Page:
The difficult path from efficiency to resilience
Can our growth-oriented economy find its way from efficiency to resilience? And what will it take to do so? Our dossier “Ready, steady, resilient?” looks at the global economy, companies – and yesterday, today and tomorrow.
IT services are the export hit of the Ukrainian economy. The sector accounts for around 38 percent of the country's economic output and business continued to grow solidly at 6 percent in 2022. This is all the more remarkable because of the impact of the war on Ukraine, its economy and not least the Ukrainians themselves.
A look at the economy as a whole also shows this: since the beginning of the full-scale Russian invasion, the country's overall economic performance has dropped by about 35 percent - factories and administrations were destroyed, people fled or were called up to serve on the front lines. How could this massive crisis apparently pass the IT industry by without a trace?
Resilience in times of polycrises
This issue of our What Next web magazine explores the question of how resilient our economy is proving to be in this time of polycrisis and what strategies companies are using to become more resilient. Our authors spoke to business experts and corporate leaders.
What is surprising at first glance is clever calculation on further examination. Ukraine's IT sector is a prime example of economic resilience. It drew its strength from the experience of an earlier crisis that has since been overcome: the Corona pandemic. During the lockdowns and quarantines, companies equipped their employees for mobile working, made processes more flexible and trusted that business would continue even if everyone worked from home. The strategies learned could be applied again after the outbreak of war. In addition, agile processes and quick decision-making provided an important time advantage to respond to new challenges. This meant emergency power generators, internet connections via satellite, servers and IT hubs abroad could all be organised comparatively quickly.
Therefore the Ukrainian IT sector unusually represents strength through change. This becomes all the more important in times when crises overlap and reinforce each other. The economic historian Professor Adam Tooze from Columbia University speaks of “polycrises” in this context. Since the 1970s at the latest, it has been foreseeable that steady economic growth automatically leads to sharply increasing economic risks: "But it's one thing seeing the shape of something, it's another seeing its reality.” What we now call a polycrisis last existed in the 1920s but with quite different causes and consequences. And once the polycrisis is underway, it is irreversible which means the world will definitely look different afterwards than it did before.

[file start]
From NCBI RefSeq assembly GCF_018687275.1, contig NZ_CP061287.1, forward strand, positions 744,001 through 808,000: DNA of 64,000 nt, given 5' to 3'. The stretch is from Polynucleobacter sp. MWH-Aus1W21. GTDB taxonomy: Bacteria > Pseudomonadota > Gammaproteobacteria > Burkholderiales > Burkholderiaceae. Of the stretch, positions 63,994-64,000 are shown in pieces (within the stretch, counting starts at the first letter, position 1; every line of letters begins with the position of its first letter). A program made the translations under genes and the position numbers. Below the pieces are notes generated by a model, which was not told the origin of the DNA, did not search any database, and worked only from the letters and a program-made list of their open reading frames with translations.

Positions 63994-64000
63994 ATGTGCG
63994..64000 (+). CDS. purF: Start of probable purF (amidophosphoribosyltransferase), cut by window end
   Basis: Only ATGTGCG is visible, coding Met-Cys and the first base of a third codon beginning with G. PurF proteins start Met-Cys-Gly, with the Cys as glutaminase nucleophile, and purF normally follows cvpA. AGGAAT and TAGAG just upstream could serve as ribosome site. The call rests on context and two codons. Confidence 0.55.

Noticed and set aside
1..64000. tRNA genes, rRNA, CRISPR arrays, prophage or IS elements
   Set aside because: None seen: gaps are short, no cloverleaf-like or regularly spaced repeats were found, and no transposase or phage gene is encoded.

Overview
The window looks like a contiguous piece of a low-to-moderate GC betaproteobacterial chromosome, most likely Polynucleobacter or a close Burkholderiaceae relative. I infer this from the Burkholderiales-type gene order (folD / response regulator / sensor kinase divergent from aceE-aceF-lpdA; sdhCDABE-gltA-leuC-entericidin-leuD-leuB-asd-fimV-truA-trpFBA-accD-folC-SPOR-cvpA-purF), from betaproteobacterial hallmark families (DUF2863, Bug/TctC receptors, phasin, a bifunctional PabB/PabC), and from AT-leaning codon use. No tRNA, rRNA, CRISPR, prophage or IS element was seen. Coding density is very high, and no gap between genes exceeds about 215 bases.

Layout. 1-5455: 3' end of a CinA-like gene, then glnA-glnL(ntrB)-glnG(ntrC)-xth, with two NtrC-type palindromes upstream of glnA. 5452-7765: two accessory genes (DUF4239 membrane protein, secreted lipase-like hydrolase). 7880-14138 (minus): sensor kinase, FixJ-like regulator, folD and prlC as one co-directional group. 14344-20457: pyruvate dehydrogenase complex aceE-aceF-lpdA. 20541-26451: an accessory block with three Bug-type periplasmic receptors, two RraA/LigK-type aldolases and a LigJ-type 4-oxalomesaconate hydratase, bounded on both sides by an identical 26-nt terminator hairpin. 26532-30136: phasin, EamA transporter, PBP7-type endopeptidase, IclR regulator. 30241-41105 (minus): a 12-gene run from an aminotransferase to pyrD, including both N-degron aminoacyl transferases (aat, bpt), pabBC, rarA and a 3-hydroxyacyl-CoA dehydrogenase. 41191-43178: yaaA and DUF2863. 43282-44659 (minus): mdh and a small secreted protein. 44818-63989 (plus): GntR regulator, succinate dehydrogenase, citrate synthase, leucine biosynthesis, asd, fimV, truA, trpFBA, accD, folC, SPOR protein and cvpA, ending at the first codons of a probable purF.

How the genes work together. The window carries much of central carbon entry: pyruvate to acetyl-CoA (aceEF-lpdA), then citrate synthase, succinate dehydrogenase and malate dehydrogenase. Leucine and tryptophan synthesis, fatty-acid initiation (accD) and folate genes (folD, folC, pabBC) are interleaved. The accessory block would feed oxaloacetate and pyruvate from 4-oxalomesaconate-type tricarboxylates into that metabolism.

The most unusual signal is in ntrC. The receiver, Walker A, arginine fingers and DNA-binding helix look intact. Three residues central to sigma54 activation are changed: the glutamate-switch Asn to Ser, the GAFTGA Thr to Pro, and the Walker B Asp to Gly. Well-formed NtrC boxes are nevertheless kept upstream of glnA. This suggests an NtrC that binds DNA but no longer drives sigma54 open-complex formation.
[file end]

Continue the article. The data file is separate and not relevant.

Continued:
Resilience means reacting quickly and flexibly to shocks and crises and adapting to new situations through innovation.
“Resilience means reacting quickly and flexibly to shocks and crises and adapting to new situations through innovation," says Professor Jakob Edler of the Fraunhofer Institute for Systems and Innovation Research (ISI). Speed, flexibility and continuous learning are essential factors to better master future crisis, possibly even to avoid them completely. A high level of resilience pays off not only in the long term, but also in everyday business: it makes business processes more flexible and strengthens the ability to work innovatively - as the Ukrainian IT sector has proven.
We have never seen it like this before? Crisis and how companies have dealt with them, in retrospect.
An important prerequisite for this, however, is the willingness to invest. In well-equipped jobs, stable supply chains and optimal value creation, for example. But investing in an ongoing crisis is difficult. The business consultancy McKinsey recommends focusing on a few weak points:
- identify the most important material risks and subject them to a stress test.
- make decisions on how to minimise these risks quickly and efficiently
- implement measures in agile teams and monitor their success.
The result will be an organisation that is pre-emptively prepared for potential crises, ready to respond quickly in the event of an incident, and which returns quickly to its former strength or becomes even stronger afterwards.
… is fascinated by the adaptability of large and small companies under the impact of the crises of our time. His work on the current What Next dossier has given him unexpected insights into their strategies and concepts.
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